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Quarterly Commentary, Q2 2021

Benchmark Returns for the Period Ended
June 2021

RCG "r" Logo (2018)
Quarter Annualized
1 Year 5 Year 10 Year
US Treasury Bills (one month) 0.00% 0.07% 1.07% 0.55%
Barclays Capital US Gov’t/Credit Inter Bond 0.98% 0.19% 2.63% 2.76%
Standard & Poor’s 500 8.55% 40.79% 17.65% 14.84%
Russell 1000 Value (large cap value) 5.21% 43.68% 11.87% 11.61%
Russell 2000 (small cap) 4.29% 62.03% 16.47% 12.34%
Russell 2000 Value (small cap value) 4.56% 73.28% 13.62% 10.85%
MSCI Europe, Australasia and Far East (EAFE) 5.17% 32.35% 10.28% 5.89%
MSCI Europe, Australasia and Far East (EAFE) Small Cap 4.34% 40.98% 12.03% 8.38%
MSCI Emerging Markets 5.05% 40.90% 13.03% 4.28%
Wilshire REIT 12.84% 37.52% 6.36% 9.38%

Quarterly Commentary

The second quarter saw continued strength in equity markets. Real Estate Investment Trusts (REITs) led the way, returning 12.84% (per the Wilshire REIT Index). This was followed by the S&P 500, returning 8.55%. International equities also had positive performance, returning 5.17% for developed markets (per the MSCI EAFE Index) and 5.05% for emerging markets (per the MSCI Emerging Markets Index).

Economic growth continued during the quarter, with demand for goods and services surpassing their pre-pandemic levels in several industries. Housing and commodity prices increased during the quarter due to both supply constraints and pent-up demand. Ironically, some sectors of the economy are struggling to meet growing demand and find qualified employees. Globally, vaccine rollouts are accelerating, especially in Europe. The vaccines have proved effective at reducing severe COVID and hospitalizations from the new strains that continue to develop. These factors led markets to make and break all-time highs for the second quarter in a row.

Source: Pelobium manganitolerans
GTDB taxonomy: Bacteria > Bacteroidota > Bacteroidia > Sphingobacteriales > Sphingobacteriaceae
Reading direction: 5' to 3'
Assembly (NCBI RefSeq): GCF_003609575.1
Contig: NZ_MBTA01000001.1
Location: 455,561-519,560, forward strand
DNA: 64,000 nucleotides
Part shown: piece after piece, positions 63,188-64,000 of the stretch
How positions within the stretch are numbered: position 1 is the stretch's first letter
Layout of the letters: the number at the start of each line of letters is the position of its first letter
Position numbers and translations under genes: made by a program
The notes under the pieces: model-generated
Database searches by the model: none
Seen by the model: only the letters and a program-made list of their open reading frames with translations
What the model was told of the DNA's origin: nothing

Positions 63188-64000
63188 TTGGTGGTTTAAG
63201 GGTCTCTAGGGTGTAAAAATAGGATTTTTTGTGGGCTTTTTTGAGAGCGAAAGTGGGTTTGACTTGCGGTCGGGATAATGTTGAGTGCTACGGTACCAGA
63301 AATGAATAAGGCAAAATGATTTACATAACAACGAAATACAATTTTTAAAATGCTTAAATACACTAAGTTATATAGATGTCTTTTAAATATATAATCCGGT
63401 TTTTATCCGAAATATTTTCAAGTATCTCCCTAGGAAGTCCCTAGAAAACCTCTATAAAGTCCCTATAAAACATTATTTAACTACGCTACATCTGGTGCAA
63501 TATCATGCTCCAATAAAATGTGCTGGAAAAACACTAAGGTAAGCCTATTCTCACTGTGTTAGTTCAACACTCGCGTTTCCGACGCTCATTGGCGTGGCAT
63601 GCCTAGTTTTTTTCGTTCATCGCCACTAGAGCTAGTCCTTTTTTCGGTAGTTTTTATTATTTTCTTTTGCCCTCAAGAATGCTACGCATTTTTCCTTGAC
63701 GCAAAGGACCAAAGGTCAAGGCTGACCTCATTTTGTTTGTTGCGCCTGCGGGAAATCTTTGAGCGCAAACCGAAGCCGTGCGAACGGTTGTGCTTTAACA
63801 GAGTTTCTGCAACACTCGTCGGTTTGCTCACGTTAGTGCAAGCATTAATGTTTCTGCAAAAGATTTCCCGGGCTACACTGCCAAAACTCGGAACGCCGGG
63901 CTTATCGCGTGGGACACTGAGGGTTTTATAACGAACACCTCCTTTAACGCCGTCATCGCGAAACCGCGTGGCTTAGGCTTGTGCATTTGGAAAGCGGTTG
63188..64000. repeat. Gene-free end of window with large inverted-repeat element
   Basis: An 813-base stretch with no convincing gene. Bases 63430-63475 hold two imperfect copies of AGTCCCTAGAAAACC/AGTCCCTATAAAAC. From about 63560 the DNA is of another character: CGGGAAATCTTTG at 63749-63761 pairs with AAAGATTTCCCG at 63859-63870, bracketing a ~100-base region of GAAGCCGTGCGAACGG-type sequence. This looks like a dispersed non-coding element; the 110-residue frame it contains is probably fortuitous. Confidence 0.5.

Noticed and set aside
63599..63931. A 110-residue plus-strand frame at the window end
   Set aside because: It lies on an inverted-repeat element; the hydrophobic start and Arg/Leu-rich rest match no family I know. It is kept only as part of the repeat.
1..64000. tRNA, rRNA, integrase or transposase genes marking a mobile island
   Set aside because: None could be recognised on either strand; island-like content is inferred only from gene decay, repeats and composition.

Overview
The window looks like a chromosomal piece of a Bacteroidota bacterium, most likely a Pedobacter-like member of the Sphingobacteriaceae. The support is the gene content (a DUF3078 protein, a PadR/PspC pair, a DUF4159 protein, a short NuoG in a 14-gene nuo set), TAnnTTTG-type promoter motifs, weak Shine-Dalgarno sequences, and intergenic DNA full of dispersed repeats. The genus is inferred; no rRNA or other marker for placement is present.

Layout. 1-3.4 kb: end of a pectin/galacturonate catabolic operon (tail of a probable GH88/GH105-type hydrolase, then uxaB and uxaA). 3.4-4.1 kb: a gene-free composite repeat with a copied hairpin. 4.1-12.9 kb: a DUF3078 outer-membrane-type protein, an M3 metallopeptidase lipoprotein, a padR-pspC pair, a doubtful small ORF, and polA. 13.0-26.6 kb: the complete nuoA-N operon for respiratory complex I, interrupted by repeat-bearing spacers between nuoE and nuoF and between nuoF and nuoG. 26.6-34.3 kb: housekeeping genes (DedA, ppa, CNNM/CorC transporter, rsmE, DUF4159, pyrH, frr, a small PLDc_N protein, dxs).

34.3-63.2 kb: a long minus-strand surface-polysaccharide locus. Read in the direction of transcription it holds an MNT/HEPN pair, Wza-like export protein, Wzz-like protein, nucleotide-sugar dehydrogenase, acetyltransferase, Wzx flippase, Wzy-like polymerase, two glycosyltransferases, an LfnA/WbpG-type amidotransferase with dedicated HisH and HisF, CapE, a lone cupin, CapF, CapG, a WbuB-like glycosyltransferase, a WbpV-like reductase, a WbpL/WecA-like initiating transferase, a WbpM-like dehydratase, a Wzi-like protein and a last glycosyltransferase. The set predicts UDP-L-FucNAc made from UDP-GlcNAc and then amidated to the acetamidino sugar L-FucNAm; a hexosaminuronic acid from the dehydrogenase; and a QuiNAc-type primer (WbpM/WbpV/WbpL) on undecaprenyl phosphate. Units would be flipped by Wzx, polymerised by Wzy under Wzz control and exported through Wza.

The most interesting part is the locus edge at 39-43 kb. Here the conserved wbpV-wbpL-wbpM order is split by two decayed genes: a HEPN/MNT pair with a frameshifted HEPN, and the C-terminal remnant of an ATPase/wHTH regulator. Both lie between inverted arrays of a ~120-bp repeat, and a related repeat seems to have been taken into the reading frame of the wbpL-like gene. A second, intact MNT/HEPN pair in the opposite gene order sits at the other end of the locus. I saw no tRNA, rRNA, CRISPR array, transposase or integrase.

Of concern to most investors isn’t a lack of strength in the economy, but rather too much strength leading to price increases, otherwise known as inflation. The Federal Reserve has maintained its stance that most of the price increases are temporary. It has also signaled that it will moderate its extraordinary monetary support based on the current pace of economic recovery. We must wait to see how the Fed’s actions will play out over the next 12-months, but there is no question that they did a masterful job navigating the pandemic and ensuing recovery thus far.

Keep in mind that some inflation isn’t a bad thing. It signals that the economy is growing and should lead to higher fixed-income yields. We recently published an article on inflation with additional thoughts and insights: Is It Time for Inflation Risk?

What does this mean for investors? For the most part, concerns about an economy growing too fast seem preferable to slow growth or contraction concerns. Portfolios benefit from the economic strength, evidenced by the 1-year and 5-year returns listed above and in your reports that follow. Our advice? Remain focused on the long-term plan developed with your advisory team and reach out to us if you have any questions or concerns.

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PAST PERFORMANCE IS NO GUARANTEE OF FUTURE RESULTS. Indices are not available for direct investment; therefore their performance does not reflect the expenses associated with the management of an actual portfolio. The index returns above assume reinvestment of all distributions. This information is for educational purposes only and should not be considered investment advice or an offer of any security for sale.